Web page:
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There’s nothing wrong with owning stuff, and in my humble opinion, I could be collecting worse things than books. The problem with collecting stuff is that the stuff starts to take precedence in my heart instead of looking forward to God’s plans. It’s easy to become obsessed with getting the next big thing to impress your friends (or for me, owning the book that everyone is impressed with). As a believer, I must remember that the stuff I accumulate on earth does not define me nor will it make me happy (the loads of unbought books and other junk in thrift stores attest to that fact).

My identity and joy rest in God. The stuff may bring me little bouts of happiness, but that happiness is short-lived compared to the eternal joy I will experience in God.

Posted in Book Challenge, Book Review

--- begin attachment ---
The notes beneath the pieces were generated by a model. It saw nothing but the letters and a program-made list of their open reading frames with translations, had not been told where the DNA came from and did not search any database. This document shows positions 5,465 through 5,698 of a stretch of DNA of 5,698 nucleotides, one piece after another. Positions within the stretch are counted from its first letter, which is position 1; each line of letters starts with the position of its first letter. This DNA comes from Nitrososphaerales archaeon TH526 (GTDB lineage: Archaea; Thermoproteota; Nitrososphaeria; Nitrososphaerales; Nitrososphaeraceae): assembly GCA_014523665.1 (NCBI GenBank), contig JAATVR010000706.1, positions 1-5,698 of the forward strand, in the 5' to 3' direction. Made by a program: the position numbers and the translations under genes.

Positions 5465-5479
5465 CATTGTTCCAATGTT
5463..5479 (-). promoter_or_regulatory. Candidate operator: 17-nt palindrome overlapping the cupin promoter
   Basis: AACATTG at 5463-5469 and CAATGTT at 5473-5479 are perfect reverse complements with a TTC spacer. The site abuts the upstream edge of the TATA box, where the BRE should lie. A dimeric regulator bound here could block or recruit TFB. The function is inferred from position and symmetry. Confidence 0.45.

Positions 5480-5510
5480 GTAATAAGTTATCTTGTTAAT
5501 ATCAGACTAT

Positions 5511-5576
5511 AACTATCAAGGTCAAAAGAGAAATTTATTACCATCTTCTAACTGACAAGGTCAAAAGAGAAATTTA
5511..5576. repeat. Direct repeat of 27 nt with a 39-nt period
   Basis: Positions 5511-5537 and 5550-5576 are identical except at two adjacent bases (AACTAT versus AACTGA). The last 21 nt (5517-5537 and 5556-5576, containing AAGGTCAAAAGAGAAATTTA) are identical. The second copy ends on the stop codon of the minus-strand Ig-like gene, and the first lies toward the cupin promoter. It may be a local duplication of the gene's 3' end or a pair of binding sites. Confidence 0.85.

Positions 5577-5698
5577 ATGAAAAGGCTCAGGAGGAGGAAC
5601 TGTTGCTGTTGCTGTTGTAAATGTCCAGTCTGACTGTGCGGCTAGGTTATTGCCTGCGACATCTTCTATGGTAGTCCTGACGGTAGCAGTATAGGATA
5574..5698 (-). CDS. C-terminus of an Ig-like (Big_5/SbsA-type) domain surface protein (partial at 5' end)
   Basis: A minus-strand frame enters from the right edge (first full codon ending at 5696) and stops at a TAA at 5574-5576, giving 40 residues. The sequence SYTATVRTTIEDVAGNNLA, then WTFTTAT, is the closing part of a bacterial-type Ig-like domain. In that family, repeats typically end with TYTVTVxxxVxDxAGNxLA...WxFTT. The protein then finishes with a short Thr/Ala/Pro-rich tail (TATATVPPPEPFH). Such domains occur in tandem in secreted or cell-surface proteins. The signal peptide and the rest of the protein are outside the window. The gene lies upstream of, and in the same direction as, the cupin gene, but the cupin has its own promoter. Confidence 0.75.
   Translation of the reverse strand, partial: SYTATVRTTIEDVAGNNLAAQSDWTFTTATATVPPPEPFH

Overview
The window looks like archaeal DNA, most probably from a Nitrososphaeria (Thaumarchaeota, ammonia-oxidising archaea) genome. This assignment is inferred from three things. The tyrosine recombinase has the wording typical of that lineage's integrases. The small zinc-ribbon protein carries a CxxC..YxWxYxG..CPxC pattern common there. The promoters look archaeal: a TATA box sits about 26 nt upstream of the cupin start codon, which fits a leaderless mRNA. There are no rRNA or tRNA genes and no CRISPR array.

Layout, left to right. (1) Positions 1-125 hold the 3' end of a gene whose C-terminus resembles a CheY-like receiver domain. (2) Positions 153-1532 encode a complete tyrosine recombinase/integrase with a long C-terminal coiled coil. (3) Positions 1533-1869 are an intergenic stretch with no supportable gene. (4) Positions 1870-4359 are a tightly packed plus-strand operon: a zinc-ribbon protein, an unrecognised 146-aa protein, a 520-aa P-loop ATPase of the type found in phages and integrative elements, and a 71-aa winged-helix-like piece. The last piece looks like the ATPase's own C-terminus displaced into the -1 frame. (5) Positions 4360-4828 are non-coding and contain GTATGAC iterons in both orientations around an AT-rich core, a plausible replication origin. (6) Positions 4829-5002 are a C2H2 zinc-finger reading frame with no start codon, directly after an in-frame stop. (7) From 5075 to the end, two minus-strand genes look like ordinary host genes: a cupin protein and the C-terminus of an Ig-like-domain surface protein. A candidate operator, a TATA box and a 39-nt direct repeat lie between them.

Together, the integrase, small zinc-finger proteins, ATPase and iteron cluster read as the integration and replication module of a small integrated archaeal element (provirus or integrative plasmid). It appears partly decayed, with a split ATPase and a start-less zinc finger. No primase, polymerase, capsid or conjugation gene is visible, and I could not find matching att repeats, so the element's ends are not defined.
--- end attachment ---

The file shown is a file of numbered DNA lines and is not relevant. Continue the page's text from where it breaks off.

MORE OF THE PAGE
The Great American Read

You can never get a cup of tea large enough or a book long enough to suit me. -C.S. Lewis

With that statement being true for me, you can only imagine my excitement when I first heard about The Great American Read, hosted by PBS. Firstly, book lists make me excited because I want to see how many I’ve read, but then secondly, I get to vote and prove to other people that my favorite books are awesome as well!? It’s an English major/teacher’s favorite fantasy.

Speaking of teaching, I can totally see this being an interactive bulletin board in my classroom. I can put up copies of the book covers and let the students cast their votes within the classroom, while also encouraging them to vote online in their free time. Who knows, maybe it’ll inspire them to read some of the books they haven’t read? It might also be interesting to see if any students have read more of these books than I have.

So now are you curious about which book I’ll vote for and how many I’ve read? Well, it made me feel better to know that I can vote for a different book each day because choosing just one book on this list would be extremely hard. I mean, The Chronicles of Narnia, To Kill A Mockingbird, Jane Eyre, and Little Women are listed. I’ve used all of those books as answers to the inevitable “what’s your favorite book?” question.